Ride the gravitational wave

CNU’s Dr. Fisher receives $10.8 million grant to uncover new properties of black holes

~Felix Phommachanh, Staff Writer~

In 1916, Albert Einstein’s Theory of General Relativity suggested when a heavy object is in space, it distorts and bends the space around it, producing gravity. 

He also theorized that when heavy objects move quickly, they can produce gravitational waves. In 2015, the scientists of the Laser Interferometer Gravitational-Wave Observatory (LIGO) proved this part of the theory.

On Dec. 1, 2018, LIGO researchers, among them Dr. Ryan Fisher, a CNU professor of the PCSE Department, announced the discovery of four new gravitational waves.

These findings were supported by a $10.8 million dollar grant from the National Science Foundation. 

Gravitational waves are distortions in space-time, stretching and squeezing the space around them, resulting in huge explosions of energy coming from colliding black holes billions of light years away.

When the black holes collide, the gravitational waves are sent out across the universe like a ripple in a pond.  The closer an object is to the explosion, the more distorted the object is.

 As the waves travel through space, they become smaller. When they eventually reach Earth, LIGO’s observatory instruments gather data from the waves.

Fisher joined LIGO in 2009 as part of the Detector Characterization group working on understanding the performance interferometers.

As Fisher explained, “We’re working to understand the noise that is constantly inferring with our ability to detect these waves.” 

Fisher’s long involvement in this project helped lead to these recent discoveries.

A second project Fisher is involved in with LIGO is the search for gravitational waves coming from gamma-ray bursts. He explained that gamma-ray bursts are “another result of two neutron stars colliding into each other.”

Although LIGO is mostly focused on gravitational waves, they compare their findings with NASA’s Fermi and Swift gamma-ray telescope teams in order to see if gamma-ray bursts and gravitational waves are coming from the same neutron stars.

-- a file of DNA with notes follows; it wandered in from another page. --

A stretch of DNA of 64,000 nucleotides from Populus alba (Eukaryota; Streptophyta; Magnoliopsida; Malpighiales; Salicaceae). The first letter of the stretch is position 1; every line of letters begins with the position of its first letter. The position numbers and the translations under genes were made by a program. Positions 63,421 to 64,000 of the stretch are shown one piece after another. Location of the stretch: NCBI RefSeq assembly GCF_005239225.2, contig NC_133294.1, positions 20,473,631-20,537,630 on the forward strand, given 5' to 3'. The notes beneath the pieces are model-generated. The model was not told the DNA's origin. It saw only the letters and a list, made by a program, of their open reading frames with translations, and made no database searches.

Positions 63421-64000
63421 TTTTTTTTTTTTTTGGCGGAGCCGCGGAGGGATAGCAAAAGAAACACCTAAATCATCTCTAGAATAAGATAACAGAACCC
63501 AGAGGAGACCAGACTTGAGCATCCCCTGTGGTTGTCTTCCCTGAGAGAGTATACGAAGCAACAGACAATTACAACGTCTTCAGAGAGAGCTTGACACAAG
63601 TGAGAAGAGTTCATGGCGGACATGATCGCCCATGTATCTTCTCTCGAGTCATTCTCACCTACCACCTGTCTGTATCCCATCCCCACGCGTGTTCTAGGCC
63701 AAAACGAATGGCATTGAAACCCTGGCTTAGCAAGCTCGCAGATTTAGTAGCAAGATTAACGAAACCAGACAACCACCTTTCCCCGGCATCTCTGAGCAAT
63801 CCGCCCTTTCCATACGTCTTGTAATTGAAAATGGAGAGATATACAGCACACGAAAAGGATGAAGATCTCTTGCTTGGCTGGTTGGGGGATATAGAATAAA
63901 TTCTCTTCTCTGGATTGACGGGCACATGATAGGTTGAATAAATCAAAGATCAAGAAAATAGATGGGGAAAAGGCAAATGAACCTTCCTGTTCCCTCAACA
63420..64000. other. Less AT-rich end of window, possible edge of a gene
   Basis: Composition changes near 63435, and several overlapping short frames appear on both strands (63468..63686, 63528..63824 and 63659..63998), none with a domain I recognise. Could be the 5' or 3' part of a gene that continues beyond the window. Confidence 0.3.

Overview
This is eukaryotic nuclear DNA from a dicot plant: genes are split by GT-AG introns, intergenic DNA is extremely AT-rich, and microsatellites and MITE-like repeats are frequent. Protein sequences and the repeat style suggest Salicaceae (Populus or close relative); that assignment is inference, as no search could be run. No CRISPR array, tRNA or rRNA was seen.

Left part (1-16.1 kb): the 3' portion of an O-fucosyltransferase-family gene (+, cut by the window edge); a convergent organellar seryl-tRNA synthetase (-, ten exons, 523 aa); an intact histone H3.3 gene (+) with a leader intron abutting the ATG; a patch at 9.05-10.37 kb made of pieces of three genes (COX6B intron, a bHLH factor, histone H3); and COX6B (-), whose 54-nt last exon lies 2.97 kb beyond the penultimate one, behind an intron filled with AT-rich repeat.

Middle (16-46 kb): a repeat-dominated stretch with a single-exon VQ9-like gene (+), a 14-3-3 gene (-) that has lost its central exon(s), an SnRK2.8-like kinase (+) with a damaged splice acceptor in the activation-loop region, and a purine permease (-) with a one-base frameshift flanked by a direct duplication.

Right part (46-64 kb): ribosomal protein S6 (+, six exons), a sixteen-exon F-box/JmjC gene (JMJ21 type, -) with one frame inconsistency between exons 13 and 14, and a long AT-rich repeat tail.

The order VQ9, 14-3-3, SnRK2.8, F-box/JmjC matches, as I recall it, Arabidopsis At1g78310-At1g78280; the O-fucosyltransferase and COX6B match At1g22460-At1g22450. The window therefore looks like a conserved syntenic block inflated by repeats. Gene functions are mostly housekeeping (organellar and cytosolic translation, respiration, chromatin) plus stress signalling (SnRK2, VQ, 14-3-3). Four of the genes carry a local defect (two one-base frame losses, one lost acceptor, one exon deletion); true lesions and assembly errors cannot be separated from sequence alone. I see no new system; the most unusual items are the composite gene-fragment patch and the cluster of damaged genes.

They only found one pairing of a gamma-ray burst with a gravitational wave that came from a neutron star binary, but if they could find more, Fisher states that “it could help understand what’s inside a neutron star.” 

His last, and most challenging project, is to find the source of fast radio bursts. 

Initially, there was debate in the public whether these were sign of extraterrestrial life, but Fisher and other scientists believe them to be similar to a gamma-ray burst, where there is different explosion in space. Fisher wants to find the source of these fast radio burst, but it is pretty difficult as the only way to find these is to “point a radio dish in a position and hope for the best.”  

The four new gravitational waves were discovered from LIGO’s second observation data, held from Nov. 30, 2016 to Aug. 25, 2017. The scientists removed systematic errors from the data, enabling them to get clearer and better signals from the data, uncovering the four new waves.  

When asked about how LIGO’s research on Waves help us understand space, he states it will help us understand the “cosmology, history and evolution of the universe.” 

“We know Gravitational Waves exist because of Einstein’s Theory of Relativity and we proved it. The signals we theorized and data gathered are spot-on,” Fisher said.

“Finding Gravitational Waves could help us see what is inside a neutron star, how binary black holes are created, and what is going on at the center of supernovas. [The only problem is it might heat up the Earth if a supernova is close enough for LIGO to detect it]. Gravitational waves could teach us a lot of information about the universe.”  

The $10.8 million dollar grant is a shared fund across several LIGO researchers, allowing them to support the computational infrastructure gathered from their instruments. It provides scientists with software, equipment and the access to data across the world.

The grant will result in the development and operation of substantial computational infrastructure at CNU. 

CNU is currently the only university in Virginia to be linked to the LIGO project. 

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